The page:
The mv command is very similar to the cp command, except that it does not require a recursive option to move folders, and when the file is moved, it no longer exists at the source location.

rm remove

Format:

rm <options> [file|directory] ...

Examples:

[email protected]:~$ ls /tmp
tac_plus.conf  test  test2  test3  test4
[email protected]:~$ rm /tmp/tac_plus.conf
[email protected]:~$ ls /tmp
test  test2  test3  test4
[email protected]:~$ rm /tmp/test /tmp/test2
[email protected]:~$ ls /tmp
test3  test4
[email protected]:~$ rm /tmp/*
[email protected]:~$ ls /tmp
[email protected]:~$
[email protected]:~$ ls -R /tmp/
/tmp/:
test

/tmp/test:
happy  hello  sample

/tmp/test/sample:
goodbye  sad
[email protected]:~$ rm -r /tmp/test/
[email protected]:~$ ls -R /tmp/
/tmp/:
[email protected]:~$

The ls command is used to illustrate the effects of the rm command. The -r flag means recursive. You can specify single files, multiple files, directories (but must specify the -r flag), or wildcards (*).

rmdir remove directory

Format:

rmdir <options> [directory] ...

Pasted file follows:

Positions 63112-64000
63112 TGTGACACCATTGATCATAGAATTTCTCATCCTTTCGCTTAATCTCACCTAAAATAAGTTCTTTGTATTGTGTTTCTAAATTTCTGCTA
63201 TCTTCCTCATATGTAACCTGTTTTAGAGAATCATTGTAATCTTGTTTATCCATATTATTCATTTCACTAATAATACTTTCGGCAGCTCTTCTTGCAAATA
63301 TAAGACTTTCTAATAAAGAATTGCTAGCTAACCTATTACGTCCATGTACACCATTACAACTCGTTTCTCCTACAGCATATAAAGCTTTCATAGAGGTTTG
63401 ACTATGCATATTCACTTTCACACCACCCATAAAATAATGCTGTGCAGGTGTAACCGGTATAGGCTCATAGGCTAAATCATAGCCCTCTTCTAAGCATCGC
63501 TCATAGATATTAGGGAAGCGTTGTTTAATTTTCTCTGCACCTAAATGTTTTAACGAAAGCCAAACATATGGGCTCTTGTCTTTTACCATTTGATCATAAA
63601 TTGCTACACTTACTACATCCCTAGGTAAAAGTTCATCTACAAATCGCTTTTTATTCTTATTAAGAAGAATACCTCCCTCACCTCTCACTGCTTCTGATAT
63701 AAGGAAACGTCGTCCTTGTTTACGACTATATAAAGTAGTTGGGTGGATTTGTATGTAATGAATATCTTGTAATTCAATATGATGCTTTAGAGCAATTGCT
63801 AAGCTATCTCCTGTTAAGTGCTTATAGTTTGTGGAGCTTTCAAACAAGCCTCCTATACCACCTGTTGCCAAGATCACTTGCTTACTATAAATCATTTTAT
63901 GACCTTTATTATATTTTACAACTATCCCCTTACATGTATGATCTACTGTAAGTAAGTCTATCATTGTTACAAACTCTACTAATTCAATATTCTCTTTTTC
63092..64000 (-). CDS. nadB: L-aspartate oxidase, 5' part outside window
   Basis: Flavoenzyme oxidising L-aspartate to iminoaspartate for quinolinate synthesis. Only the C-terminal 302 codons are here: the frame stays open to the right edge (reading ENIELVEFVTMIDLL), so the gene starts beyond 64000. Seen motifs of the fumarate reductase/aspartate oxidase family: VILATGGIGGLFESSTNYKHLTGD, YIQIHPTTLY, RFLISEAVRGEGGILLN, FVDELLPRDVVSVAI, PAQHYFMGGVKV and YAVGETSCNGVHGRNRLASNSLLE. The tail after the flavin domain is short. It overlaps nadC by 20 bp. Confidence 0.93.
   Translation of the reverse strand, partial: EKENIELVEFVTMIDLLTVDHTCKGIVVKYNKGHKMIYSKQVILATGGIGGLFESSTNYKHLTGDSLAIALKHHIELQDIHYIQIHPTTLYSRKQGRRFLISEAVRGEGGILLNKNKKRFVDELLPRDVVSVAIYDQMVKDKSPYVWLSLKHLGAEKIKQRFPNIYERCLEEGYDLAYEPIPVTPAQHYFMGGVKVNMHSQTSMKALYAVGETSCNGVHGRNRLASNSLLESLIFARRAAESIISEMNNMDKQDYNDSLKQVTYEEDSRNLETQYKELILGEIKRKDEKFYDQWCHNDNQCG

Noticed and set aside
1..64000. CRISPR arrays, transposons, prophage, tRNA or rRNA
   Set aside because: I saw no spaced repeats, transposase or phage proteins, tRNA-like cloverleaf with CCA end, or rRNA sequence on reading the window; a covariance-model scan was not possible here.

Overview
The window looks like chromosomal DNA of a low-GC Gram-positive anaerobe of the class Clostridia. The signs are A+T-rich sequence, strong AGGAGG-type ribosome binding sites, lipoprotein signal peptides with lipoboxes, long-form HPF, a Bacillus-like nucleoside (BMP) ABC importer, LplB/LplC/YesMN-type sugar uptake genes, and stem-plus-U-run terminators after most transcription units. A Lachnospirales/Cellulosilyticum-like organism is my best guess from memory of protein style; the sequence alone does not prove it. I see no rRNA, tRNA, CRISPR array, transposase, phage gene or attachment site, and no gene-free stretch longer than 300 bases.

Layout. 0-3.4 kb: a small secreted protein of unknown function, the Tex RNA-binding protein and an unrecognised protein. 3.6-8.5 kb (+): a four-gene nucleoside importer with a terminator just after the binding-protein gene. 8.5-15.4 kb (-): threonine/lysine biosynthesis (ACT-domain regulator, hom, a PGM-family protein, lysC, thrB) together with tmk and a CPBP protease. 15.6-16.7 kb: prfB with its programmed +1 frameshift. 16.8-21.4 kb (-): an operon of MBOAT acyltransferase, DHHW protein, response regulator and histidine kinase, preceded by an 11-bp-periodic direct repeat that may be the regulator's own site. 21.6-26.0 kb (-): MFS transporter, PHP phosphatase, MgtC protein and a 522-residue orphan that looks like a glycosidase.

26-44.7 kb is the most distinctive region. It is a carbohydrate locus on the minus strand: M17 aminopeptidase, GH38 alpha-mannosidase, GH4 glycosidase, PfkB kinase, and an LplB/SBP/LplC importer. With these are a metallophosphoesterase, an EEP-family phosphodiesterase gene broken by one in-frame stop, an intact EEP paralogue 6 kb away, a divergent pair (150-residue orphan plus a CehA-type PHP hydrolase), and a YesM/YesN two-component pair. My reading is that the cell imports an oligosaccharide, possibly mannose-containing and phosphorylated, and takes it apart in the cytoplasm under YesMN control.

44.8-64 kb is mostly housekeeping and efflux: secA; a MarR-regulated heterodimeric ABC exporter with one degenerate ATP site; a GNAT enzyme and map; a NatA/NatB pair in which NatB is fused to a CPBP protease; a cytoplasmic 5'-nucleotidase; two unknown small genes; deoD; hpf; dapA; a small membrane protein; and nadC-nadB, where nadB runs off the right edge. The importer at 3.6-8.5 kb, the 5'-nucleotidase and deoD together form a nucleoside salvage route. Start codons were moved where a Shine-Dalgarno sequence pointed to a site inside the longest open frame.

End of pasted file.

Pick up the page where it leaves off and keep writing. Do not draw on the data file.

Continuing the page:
Examples:

[email protected]:~$ ls -R /tmp
/tmp:
test

/tmp/test:
hello

/tmp/test/hello:
goodbye

/tmp/test/hello/goodbye:
friends

/tmp/test/hello/goodbye/friends:
[email protected]:~$ rmdir /tmp/test/hello/goodbye/friends/
[email protected]:~$ ls -R /tmp/
/tmp/:
test

/tmp/test:
hello

/tmp/test/hello:
goodbye

/tmp/test/hello/goodbye:
[email protected]:~$ rmdir -p /tmp/test/hello/goodbye/
rmdir: failed to remove directory '/tmp': Permission denied
[email protected]:~$ ls -R /tmp
/tmp:
[email protected]:~$

Be careful of the “parents” options (-p). You can easily delete directories by mistake.

mkdir make directory

Format:

mkdir <options> [directory] ...

Examples:

[email protected]:~$ ls /tmp
[email protected]:~$ mkdir /tmp/test
[email protected]:~$ ls /tmp
test
[email protected]:~$ mkdir -p /tmp/test/hello/friend/nice/to/meet/you
[email protected]:~$ ls -R /tmp
/tmp:
test

/tmp/test:
hello

/tmp/test/hello:
friend

/tmp/test/hello/friend:
nice

/tmp/test/hello/friend/nice:
to

/tmp/test/hello/friend/nice/to:
meet

/tmp/test/hello/friend/nice/to/meet:
you

/tmp/test/hello/friend/nice/to/meet/you:
[email protected]:~$ mkdir /tmp/sad /tmp/happy
[email protected]:~$ ls -R /tmp
/tmp:
happy  sad  test

/tmp/happy:

/tmp/sad:

/tmp/test:
hello